As you may know I have been working intermittently for four years on a novel which covers the life we led in Europe. Since the spring of 1930 I have been unable to proceed because of the necessity of keeping Zelda in sanitariums. However about 50,000 words exist and this Zelda has heard and literally one whole section of her novel is an imitation of it, of its rhythm materials even statements and speeches. Now you say that the experiences which two people have undergone in common is common property—one transmutes the same scene through different temperaments and it “comes out different”. As you will see from my letter to her there were only two episodes both of which she has reduced to anecdotes but upon which whole sections of my book turn that I have asked her to cut. Her own material—her youth her love for Jozan her dancing her observation of Americans in Paris the fine passages about the death of her father— any criticisms of that will be simply impersonal and professional. But do you realize that “Amory Blaine” was the name of the character in my first novel to which I attached my adventures and opinions in effect my autobiography? Do you think that his turning up in a novel signed by my wife as a somewhat anemic portrait painter with a few ideas lifted from Clive Bell Leger ect could pass unnoticed? In short it puts me in an absurd and Zelda in a ridiculous position. If she should choose to examine our life together from an inimicable attitude + print her conclusions I could do nothing but answer in kind or be silent as I chose—but this mixture of fact and fiction is simply calculated to ruin us both or what is left of us and I can’t let it stand. Using the name of a character I invented to put intimate facts in the hands of the friends and enemies we have accumulated en route—My God, my books made her a legend and her single intention in this somewhat thin portrait is to make me a non-entity. That’s why she sent the book directly to New York.

Fitzgerald did not feel threatened by Zelda’s writing ability, though he was probably chagrined by her display of concentration in completing her novel so rapidly. His feeling of betrayal was aggravated by his conviction that it had been written on time paid for by him with money earned by time taken away from his own novel. On 16 March he wired Perkins: PLEASE DO NOT JUDGE OR IF NOT ALREADY DONE EVEN CONSIDER ZELDAS BOOK UNTIL YOU GET REVISED VERSION LETTER FOLLOWS.

When Zelda learned of Fitzgerald’s reaction, she attempted to pacify him:

Dr. Squires tells me that you are hurt that I did not send my book to you before I mailed it to Max. Purposely I didn’t—knowing that you were working on your own and honestly feeling that I had no right to interrupt you to ask for a serious opinion. Also, I know Max will not want it and I prefer to do the corrections after having his opinion. Naturally, I was in my usual rush to get it off my hands—You know how I hate brooding over things once they are finished: so I mailed it poste haste, hoping to have yours + Scribner’s criticisms to use for revising.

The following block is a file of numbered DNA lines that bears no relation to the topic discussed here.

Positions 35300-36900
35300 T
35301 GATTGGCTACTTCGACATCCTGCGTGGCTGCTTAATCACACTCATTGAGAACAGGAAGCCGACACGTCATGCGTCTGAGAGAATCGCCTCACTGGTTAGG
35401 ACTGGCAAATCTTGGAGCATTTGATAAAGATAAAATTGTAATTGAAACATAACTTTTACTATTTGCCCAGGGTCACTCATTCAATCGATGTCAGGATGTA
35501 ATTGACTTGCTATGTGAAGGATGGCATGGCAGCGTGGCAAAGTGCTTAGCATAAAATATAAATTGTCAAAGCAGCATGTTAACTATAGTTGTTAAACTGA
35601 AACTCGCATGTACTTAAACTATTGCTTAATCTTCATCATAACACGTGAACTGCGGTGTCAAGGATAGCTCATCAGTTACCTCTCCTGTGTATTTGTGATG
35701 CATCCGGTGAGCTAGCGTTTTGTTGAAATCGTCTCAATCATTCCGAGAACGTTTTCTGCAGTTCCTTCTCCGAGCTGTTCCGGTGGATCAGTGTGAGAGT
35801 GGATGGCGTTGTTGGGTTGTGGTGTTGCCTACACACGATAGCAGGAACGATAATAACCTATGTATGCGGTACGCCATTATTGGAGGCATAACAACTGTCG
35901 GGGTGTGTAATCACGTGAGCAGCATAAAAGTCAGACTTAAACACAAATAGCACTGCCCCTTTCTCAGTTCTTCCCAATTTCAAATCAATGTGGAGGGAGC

Scott, I love you more than anything on earth and if you were offended I am miserable. We have always shared everything but it seems to me I no longer have the right to inflict every desire and necessity of mine on you. I was also afraid we might have touched on the same material. Also, feeling it to be a dubious production due to my own instability I did not want a scathing criticism such as you have mercilessly—if for my own good given my last stories, poor things. I have had enough discouragement, generally, and could scream with that sense of inertia that hovers over my life and everything I do. So, Dear, my own, please realize that it was not from any sense of not turning first to you—but just time and other ill-regulated elements that made me so bombastic about Max.

Goofo, please love me—life is very confusing—but I love you.

Try, dear—and then I’ll remember when you need me too sometime, and help.

Fitzgerald wrote on Zelda’s letter “This is an evasion.” He was right, but he should have been prepared for her wish to keep her novel her own.


Although Zelda agreed to withdraw the novel and revise it, she tried to take a firm stand on the question of their joint material: the things that had happened to them were community literary property.

Of cource, I glad submit to anything you want about the book or anything else. I felt myself that the thing was too crammed with material upon which I had not the time to dwell and consequently lost any story continuity. Shall I wire Max to send it back? The real story was the old prodigal son, of cource. I regret that it offended you. The Pershing incident which you accuse me of stealing occupies just one line and will not be missed. I willingly relinquish it. However, I would like you to thoroughly understand that my revision will be made on an aesthetic basis: that the other material which I will elect is nevertheless legitimate stuff which has cost me a pretty emotional penny to amass and which I intend to use when I can get the tranquility of spirit necessary to write the story of myself versus myself. That is the book I really want to write.